• The high costs to the nations wealth (GDP) as a result of external shocks, such as the Brazilian and Asian crises (lost of competitiveness and trading partners)

All of these costs have developed an authentic fear to float (Calvo and Reinhart 2000), which obviously led to the application of constitutional compromises to use firm exchange rate system (currency broad). However, we have seen that this mechanism did not bring the benefits that Argentina was expecting.

In this context, new proposals have been discussed about a possible solution for the Argentine crisis. One of these proposals that have caught significant attention is dollarization for Argentina as the new monetary system. Thus, this proposal has deployed several debates among economist and academics. On one hand, several analysts argued that Argentine regime already gave up to its monetary freedom and applied a fixed exchange rate system to bring financial stability to Argentina and it did not work. Therefore, a more radical currency system would not work either. Nevertheless, in spite that the currency broad and dollarization are very similar (at least in a first sight) the differences are quite significant.

The cost of the Seinoriage lost

In a more extensive analyses it would imperative to explore what would be the consequences for Argentina if it decides to dollarized. The main cost of dollarization that would be lost is seignorage. At present, Argentina earns perhaps 750 million pesos a year in seignorage. Since the size of Argentina"s economy, as measured by gross domestic product (GDP), is roughly 340 billion pesos, seignorage is only about 0.22 percent of annual GDP. In other low inflation countries, the seignorage can be as much as 1 percent. (Minisro de Economia Argentina) Argentina"s long history of inflation before the Convertibility Law has made Argentines less willing to hold local notes and coins than people in other countries with low inflation, so seignorage in Argentina is lower than average. Since the peso-dollar exchange rate is 1-to-1, there would be almost no one-time costs associated with converting computer programs and cash registers from pesos to dollars. In consequence, the administrative costs of dollarizing in Argentina would be very small.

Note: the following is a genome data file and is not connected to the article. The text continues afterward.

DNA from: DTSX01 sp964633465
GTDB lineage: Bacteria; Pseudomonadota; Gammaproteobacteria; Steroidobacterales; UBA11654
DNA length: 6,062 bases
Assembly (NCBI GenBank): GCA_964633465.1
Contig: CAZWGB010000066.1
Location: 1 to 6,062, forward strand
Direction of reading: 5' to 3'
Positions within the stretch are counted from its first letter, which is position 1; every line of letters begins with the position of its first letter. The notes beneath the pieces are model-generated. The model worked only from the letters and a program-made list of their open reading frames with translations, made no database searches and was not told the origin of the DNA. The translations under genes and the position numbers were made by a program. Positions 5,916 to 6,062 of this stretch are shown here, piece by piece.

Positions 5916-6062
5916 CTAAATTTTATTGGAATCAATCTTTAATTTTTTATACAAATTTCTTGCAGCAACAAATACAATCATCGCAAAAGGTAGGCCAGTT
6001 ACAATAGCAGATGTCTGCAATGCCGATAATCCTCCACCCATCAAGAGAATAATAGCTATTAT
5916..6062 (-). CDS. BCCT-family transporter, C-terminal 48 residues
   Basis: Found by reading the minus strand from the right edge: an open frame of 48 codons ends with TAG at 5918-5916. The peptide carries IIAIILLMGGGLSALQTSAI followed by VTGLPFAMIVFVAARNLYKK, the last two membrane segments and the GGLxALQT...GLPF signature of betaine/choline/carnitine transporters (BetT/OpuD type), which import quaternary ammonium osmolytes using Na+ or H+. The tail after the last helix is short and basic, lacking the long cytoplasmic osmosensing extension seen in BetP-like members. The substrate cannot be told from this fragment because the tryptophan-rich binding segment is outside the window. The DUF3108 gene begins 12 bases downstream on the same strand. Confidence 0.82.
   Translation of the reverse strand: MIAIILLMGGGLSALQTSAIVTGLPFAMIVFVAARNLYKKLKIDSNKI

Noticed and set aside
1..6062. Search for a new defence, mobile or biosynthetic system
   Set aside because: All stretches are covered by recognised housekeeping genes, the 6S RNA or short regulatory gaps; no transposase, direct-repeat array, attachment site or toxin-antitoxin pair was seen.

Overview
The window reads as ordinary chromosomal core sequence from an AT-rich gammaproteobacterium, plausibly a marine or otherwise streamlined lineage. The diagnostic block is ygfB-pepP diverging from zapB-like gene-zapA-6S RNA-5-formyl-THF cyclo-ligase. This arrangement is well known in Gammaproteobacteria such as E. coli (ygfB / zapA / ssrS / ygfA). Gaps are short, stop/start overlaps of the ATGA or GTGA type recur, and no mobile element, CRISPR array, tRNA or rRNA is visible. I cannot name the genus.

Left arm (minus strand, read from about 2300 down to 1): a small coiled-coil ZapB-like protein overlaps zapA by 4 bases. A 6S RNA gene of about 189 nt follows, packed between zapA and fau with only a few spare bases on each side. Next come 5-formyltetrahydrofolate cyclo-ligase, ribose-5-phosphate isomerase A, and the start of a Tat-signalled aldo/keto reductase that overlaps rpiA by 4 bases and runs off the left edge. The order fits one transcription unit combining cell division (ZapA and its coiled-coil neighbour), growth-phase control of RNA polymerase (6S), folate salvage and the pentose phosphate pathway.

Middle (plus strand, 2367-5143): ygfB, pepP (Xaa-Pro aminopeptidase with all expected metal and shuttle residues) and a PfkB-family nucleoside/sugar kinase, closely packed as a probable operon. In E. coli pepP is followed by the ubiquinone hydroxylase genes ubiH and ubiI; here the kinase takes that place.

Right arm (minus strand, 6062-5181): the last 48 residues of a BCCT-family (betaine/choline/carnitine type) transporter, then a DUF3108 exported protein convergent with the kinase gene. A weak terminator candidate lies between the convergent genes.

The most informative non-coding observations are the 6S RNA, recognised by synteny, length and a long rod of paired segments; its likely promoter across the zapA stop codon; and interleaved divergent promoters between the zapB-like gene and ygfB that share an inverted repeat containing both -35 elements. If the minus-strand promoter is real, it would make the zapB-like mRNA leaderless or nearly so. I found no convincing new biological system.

Interest rates

The major benefit of dollarization would be, reduced interest rates in Argentina. With no peso-dollar exchange rate, currency risk would be eliminated, and the spread in interest rates between pesos and dollars for loans within Argentina would be closed. In January 1999, the interest rate for interbank loans in pesos was about 1 percentage point higher than the rate in dollars, and the spread was fluctuating around 5 percentage points for 1-year interbank loans. For non-bank borrowers, the spreads are higher. It is true that people who want to pay lower interest rates can borrow in dollars, but that exposes them to a currency risk that many do not wish to take, given Argentina"s long history of devaluations before the Convertibility Law.

Partes: 1, 2